Defying Dementia

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Seth’s father has severe Alzheimer’s disease. The symptoms started when he was about 50, and by age 55, he was diagnosed with Early Onset Familial Alzheimer’s Disease (EFAD). It’s genetic, so Seth has a 50/50 chance of having it himself. It’s been the source of many a difficult conversation between us (and all of your prayers are welcomed, encouraged and appreciated).

A few weeks ago, Seth and I planned a joint trip for our parents. Seth and I took both sets of folks for a long weekend in the hill country so they’d have an opportunity to get to know one another better. My parents got to see their family’s ranch, and his parents were treated to one of the finest wine tastings in the region by way of a thank you from my mom and dad.

Both sets of our parents genuinely wanted to get along, which made the trip that much more fun! What could have been a stressful or awkward time was instead one of relaxation and joy.

Seth and I are blessed to both come from happy homes with kind, loving parents, which has made the steps toward joining families much more pleasant than many of the in-law stories I hear. Interestingly, my grandparents knew each other before my parents ever met. My dad’s folks attended services at the church where my mom’s dad was a pastor. My parents met years later and were fortunate to have all four grandparents get along as friends. This is unusual (especially being in one of the Top Five most populous cities in the nation – it’s not like we’re “small town” folks!), so I was all the more surprised to discover that Seth’s grandparents have a similar story. He and I are already reaping the benefits of our generational inheritance of loving, stable, solid families who are friendly and make an effort to get along.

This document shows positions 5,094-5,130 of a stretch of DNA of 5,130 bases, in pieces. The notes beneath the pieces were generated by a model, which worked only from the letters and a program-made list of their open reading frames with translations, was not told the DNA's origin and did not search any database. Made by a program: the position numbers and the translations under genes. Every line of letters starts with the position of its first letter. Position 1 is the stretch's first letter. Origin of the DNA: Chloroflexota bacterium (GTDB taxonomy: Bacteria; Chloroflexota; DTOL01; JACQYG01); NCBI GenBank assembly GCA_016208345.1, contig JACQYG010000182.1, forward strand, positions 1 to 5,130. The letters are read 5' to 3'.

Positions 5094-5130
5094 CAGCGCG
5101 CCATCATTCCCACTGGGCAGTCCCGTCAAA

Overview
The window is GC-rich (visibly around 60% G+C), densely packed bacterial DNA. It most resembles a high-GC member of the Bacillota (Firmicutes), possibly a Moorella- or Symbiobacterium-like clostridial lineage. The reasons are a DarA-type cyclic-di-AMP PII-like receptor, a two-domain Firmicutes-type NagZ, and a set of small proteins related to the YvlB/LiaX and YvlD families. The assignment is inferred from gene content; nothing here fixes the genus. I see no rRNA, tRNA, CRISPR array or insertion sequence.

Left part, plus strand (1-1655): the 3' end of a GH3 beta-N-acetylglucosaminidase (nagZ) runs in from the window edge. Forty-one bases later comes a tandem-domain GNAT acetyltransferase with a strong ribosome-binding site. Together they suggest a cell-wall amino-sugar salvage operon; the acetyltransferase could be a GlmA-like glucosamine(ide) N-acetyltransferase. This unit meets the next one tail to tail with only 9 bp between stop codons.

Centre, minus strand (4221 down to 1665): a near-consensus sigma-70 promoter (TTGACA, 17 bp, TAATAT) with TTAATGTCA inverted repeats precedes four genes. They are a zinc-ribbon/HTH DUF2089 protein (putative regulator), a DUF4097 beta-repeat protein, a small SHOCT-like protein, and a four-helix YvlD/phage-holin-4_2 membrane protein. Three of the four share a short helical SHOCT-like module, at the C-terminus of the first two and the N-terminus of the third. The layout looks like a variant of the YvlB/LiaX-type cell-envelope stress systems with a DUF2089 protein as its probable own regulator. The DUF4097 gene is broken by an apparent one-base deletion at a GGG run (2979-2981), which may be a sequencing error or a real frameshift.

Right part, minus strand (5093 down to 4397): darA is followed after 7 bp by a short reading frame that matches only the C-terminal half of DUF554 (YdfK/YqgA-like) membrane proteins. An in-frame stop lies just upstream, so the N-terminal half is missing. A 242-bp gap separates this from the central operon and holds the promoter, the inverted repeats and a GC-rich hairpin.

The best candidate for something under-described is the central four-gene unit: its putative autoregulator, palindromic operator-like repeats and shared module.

One day of our joint parental trip, we went for a walk in the park. Seth’s dad doesn’t say much (he’s basically nonverbal and has to be told what to do; then he follows orders fairly well), but during one stop we made in the park to observe the natural beauty, Seth’s father suddenly spoke.

“There are ants,” he said simply.

We all glanced at him, surprised he had spoken without prompting. He was pointing to my feet, so we all looked down, and sure enough, I was standing in an ant pile!

I jumped away and brushed off the angry little insects already swarming my shoes.

Later, my dad and I marveled at the fact that – with five out of the six of us fully lucid and coherent – Seth’s dad was the only one observant enough to notice that I was standing in an ant pile. How humbling. God truly does turn everything on its head, using the weak to humble the strong; using the things viewed as “less than” by the world to fulfill His purposes. Think of David and Goliath. Think of Gideon and his 300. Think of Jesus dying so that we may live.

It pleases God to do things this way – for our good and His glory.

Brothers and sisters, think of what you were when you were called. Not many of you were wise by human standards; not many were influential; not many were of noble birth. But God chose the foolish things of the world to shame the wise; God chose the weak things of the world to shame the strong. God chose the lowly things of this world and the despised things—and the things that are not—to nullify the things that are, so that no one may boast before him. -1 Cor. 1:26-29

Authentically Aurora

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Roy? Gee Whiz